Even after two of its leaders – “Rube” Munson and Homer Spence – had been indicted for obstructing the draft, the Working Class Union continued to organize in eastern Oklahoma. By midsummer 1917, it had recruited a membership of between 18,000 to 35,000 people. On August 2, the Seminole County sheriff and some deputies set out from Wewoka to investigate alleged radical activities in an area known for its WCU sympathies. The lawmen were ambushed and forced to flee by five black men who were part of the WCU. That evening, the WCU called a secret meeting on a sandbar in the Canadian River and decided to act.
Munson and Spence – who were free on bail – urged resisters to arm themselves and prepare for a fight. Opposition to the war and the draft had been on the rise since the spring. The country folk had no intention of allowing President Woodrow Wilson and his agents in the county seats to send them to die in France.
On the morning of August 3, resisters gathered on a bluff near the farm of “old man” Spears. (He had hoisted the red flag of rebellion above his barn a few days before.) During the night, raiding parties went out to cut telegraph and telephone wires and burn railroad bridges in the area. They also blew up some oil pipelines. Other rebels moved into the poor cotton country south of the Canadian River, where they called for armed action against the draft.
The main group of militants on Spears’ Bluff assembled more supporters from the surrounding tenant country. This support included a group of black sharecroppers who were members of the WCU and several Native Americans, one of whom was a relative of the leader of the last armed Native American rebellion against white rule in the Indian Nations eight years earlier.
At Spears’ Bluff, “Rube” Munson told the group that other uprisings were taking place throughout the West. He said that a large army of Wobblies would march on Washington and put an end to the war and the draft. The Working Class Union should start its own march to Washington and link up with thousands of other farmers and workers who would be up in arms.
However, the rebels never started for Washington. After hearing about the insurgents’ violent activities, a posse of 70 men mobilized immediately and headed for the rebels’ encampment. When the insurgents saw the armed posse headed toward them, they dispersed. “The papers said we were cowards, but we weren’t,” one rebel explained. “Some of the men in the posse were neighbors of ours and we couldn’t shoot ’em down in cold blood. That’s the way we felt ’bout the Germans too. … We didn’t have no quarrel with them at all.”
For the next week, huge posses hunted down and arrested hundreds of suspected insurgents. They fought several bloody engagements with hold-outs, but within seven days, the authorities had crushed the organized rebellion. Of the 450 men arrested for participating in it, 184 were indicted and 150 were convicted. Many Socialists who had not taken part in the rebellion were seized in the wave of arrests.
Once the rebellion was crushed, the backlash was brutal. The rebellion’s leaders were given stiff sentences in Leavenworth. Some of the leaders were not released until they received a presidential pardon in 1921. The supporters of U.S. participation in World War I and the enemies of the labor movement seized on the defeat of the Green Corn Rebellion to blame the Socialist Party for the rebellion. There were cross-burnings all over the state, as the Ku Klux Klan grew.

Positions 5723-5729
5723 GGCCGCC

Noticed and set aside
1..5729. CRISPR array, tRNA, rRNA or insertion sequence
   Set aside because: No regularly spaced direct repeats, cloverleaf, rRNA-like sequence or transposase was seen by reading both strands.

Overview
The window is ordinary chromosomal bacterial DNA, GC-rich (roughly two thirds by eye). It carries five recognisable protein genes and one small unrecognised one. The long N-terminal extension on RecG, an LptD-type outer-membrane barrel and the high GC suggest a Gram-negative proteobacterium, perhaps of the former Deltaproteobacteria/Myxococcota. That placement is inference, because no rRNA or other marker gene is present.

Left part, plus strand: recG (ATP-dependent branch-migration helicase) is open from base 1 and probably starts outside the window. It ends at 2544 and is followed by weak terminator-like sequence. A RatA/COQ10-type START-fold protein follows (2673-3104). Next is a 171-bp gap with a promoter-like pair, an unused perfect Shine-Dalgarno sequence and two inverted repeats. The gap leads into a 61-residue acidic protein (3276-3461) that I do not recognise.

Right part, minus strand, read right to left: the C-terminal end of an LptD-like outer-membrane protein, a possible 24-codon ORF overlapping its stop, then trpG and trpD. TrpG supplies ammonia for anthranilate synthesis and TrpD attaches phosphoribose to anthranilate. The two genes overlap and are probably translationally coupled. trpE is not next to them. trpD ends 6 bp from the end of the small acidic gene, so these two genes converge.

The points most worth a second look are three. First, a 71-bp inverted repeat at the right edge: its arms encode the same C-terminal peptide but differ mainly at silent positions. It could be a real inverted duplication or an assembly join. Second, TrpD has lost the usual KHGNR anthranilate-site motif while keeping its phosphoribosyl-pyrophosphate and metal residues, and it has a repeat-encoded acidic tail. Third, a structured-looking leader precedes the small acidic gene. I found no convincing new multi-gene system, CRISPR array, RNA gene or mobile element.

The attacks on civil liberties in Oklahoma coincided with a nationwide assault on free speech and the labor movement. Ultimately, this attack destroyed the Socialist Party in Oklahoma and the Industrial Workers of the World throughout the entire country.
In the years since 1917, very little has been written about the Green Corn Rebellion. The proponents of the “red state/blue state” line of argument have a hard time explaining why thousands of Oklahoma-born tenant farmers and laborers – most of them white -- supported the Socialist Party and wanted to march to Washington to stop the draft. The few articles and books about the rebellion often mocked the rebels, frequently depicting them as country bumpkins because the insurgency was defeated. But despite its failure, the Green Corn Rebellion has much to teach us today. In a time of great turmoil, when the wealth of the country was concentrated in the hands of a tiny group of robber barons, the poor of the South took a stand against economic injustice and a war they felt this country had no business being involved in.
The wisdom of the Green Corn rebels can be seen in the words on one of their posters, found along the country roads in Marshall and Bryan counties: “Now is the time to rebel against the war with Germany, boys. Get together, boys, and don’t go. Rich man’s war. Poor man’s fight. If you don’t go, J.P. Morgan Co. is lost. Speculation is the only cause of war. Rebel now.” While the world is very different today than in 1917, one thing hasn’t changed: When this country fights wars, it is still the rich who benefit and the poor who do the fighting and dying. The fact that the Green Corn rebels failed does not relieve us of the responsibility of changing that situation. It’s up to us to learn the rebellion’s lessons and finish the job of creating the better world the Oklahoma rebels (and so many others) fought so hard for.